Turkey's top court ruled that a much criticised Twitter ban, imposed last month by Prime Minister Recep Tayyip Erdogan, violates the right of freedom expression and demanded access to the social media be restored.

The Constitutional Court in Ankara said the block breached the country's constitution which grants everyone "the right to express and disseminate his thoughts and opinion by speech, in writing or in pictures or through other media, individually or collectively", Hurriyet newspaper reported.

The court said it forwarded the verdict to the Turkish Telecommunications Authority (TİB) but it was not immediately clear when Turkish netizens will be able to tweet again.

Turkey blocked access to Twitter in March, after Erdogan vowed to "eradicate" social media platforms in the country.

TİB said it had engaged in the drastic measure to protect "private life privacy" after the microblogging website ignored several Turkish court orders to withdraw online content.

The ban was implemented days before crucial local elections, when links of audio recordings and documents implicating Erdogan and other top officials in corruption were circulated online.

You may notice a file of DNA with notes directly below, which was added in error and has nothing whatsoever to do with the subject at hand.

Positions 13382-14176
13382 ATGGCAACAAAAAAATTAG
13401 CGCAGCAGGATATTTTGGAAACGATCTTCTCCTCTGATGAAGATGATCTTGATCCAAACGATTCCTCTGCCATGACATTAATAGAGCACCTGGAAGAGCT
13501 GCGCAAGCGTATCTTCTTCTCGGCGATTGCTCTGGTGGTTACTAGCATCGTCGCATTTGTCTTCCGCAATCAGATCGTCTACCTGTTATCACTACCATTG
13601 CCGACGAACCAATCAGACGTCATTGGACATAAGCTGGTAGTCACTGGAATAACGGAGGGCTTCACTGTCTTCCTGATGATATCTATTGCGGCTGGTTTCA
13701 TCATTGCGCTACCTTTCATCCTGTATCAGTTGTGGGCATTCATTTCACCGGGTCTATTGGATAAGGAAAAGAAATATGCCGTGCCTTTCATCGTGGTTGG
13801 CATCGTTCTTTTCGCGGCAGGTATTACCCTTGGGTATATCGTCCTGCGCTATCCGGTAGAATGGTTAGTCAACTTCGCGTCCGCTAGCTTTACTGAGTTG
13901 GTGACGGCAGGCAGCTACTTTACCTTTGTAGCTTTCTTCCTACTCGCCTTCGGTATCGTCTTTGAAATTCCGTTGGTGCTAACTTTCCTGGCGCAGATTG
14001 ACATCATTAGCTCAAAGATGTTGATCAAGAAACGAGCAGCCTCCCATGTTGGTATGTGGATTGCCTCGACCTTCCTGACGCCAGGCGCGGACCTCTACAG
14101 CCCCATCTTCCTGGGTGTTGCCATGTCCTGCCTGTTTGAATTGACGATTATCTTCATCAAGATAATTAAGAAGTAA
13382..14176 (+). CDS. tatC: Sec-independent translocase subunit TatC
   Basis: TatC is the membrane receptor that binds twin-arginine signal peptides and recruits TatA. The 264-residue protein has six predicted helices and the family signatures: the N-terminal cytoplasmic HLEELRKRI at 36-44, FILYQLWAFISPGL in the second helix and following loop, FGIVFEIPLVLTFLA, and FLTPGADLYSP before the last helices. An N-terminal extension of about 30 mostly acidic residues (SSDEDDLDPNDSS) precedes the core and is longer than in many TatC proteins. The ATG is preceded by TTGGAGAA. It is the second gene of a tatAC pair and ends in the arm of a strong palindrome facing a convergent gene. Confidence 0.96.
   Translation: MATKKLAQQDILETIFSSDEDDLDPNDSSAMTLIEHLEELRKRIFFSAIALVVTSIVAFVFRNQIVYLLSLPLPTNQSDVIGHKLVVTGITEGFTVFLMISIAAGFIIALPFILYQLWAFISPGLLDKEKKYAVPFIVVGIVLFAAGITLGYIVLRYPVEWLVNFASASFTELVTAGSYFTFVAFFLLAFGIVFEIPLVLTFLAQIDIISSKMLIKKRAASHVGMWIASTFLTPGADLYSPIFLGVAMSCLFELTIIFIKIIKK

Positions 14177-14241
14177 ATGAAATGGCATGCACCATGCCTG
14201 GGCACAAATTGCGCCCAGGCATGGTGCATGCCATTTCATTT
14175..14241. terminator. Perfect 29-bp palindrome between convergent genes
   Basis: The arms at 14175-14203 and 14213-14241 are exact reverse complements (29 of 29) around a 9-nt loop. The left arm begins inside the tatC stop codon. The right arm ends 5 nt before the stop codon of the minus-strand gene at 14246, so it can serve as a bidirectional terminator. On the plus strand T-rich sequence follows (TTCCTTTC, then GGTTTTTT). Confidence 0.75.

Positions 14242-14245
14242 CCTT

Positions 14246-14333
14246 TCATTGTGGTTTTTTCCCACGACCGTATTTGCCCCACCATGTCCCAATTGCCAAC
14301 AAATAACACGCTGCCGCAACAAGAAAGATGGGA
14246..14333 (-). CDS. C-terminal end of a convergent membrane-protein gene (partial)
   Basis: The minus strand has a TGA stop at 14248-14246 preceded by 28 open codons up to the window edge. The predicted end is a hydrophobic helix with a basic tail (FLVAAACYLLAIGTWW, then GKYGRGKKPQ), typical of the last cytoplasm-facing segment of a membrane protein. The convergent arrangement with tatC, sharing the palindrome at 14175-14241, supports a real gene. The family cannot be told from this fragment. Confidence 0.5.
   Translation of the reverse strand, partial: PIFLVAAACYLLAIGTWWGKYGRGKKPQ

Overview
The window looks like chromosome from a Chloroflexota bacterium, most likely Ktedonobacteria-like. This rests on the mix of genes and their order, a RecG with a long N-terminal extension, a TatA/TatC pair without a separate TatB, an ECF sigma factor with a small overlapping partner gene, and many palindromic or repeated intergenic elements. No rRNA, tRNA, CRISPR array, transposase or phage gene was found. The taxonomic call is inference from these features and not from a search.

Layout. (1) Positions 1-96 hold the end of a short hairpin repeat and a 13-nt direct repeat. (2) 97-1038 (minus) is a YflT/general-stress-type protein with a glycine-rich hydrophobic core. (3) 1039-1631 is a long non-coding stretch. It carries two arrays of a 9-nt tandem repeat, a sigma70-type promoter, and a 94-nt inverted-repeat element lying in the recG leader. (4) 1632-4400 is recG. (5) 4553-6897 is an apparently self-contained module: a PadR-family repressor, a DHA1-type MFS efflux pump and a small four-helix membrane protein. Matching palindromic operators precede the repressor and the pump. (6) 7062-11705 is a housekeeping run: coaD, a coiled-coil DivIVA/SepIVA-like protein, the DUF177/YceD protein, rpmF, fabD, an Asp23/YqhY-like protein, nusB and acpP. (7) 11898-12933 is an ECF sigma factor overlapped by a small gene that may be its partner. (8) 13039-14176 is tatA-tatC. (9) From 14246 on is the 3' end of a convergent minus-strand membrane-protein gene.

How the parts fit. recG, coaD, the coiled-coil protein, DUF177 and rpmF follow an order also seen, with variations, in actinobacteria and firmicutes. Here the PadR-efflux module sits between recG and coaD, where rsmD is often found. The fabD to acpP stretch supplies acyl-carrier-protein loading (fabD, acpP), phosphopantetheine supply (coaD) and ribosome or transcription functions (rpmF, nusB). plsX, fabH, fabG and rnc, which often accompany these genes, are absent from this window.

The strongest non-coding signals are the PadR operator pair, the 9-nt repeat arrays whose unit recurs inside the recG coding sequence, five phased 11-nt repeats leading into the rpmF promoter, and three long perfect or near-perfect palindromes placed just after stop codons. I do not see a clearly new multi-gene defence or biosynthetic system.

The government later blocked access to YouTube after a leaked audio recording of a secret government security meeting was posted.

Erdogan's ruling AKP party recorded sweeping victories in municipal elections over the weekend.

Allegations of election fraud circulated on social media, with some complaining that electricity blackouts in the Ankara and other cities disrupted vote-counting. The outages were blamed on a cat by Turkey's energy minister Taner Yildiz.

Thousands of protesters from the main opposition party, the secular, Republican People's Party (CHP), demanded a recount in the capital claiming their ballots were fraudulently miscounted. They were faced by riot police.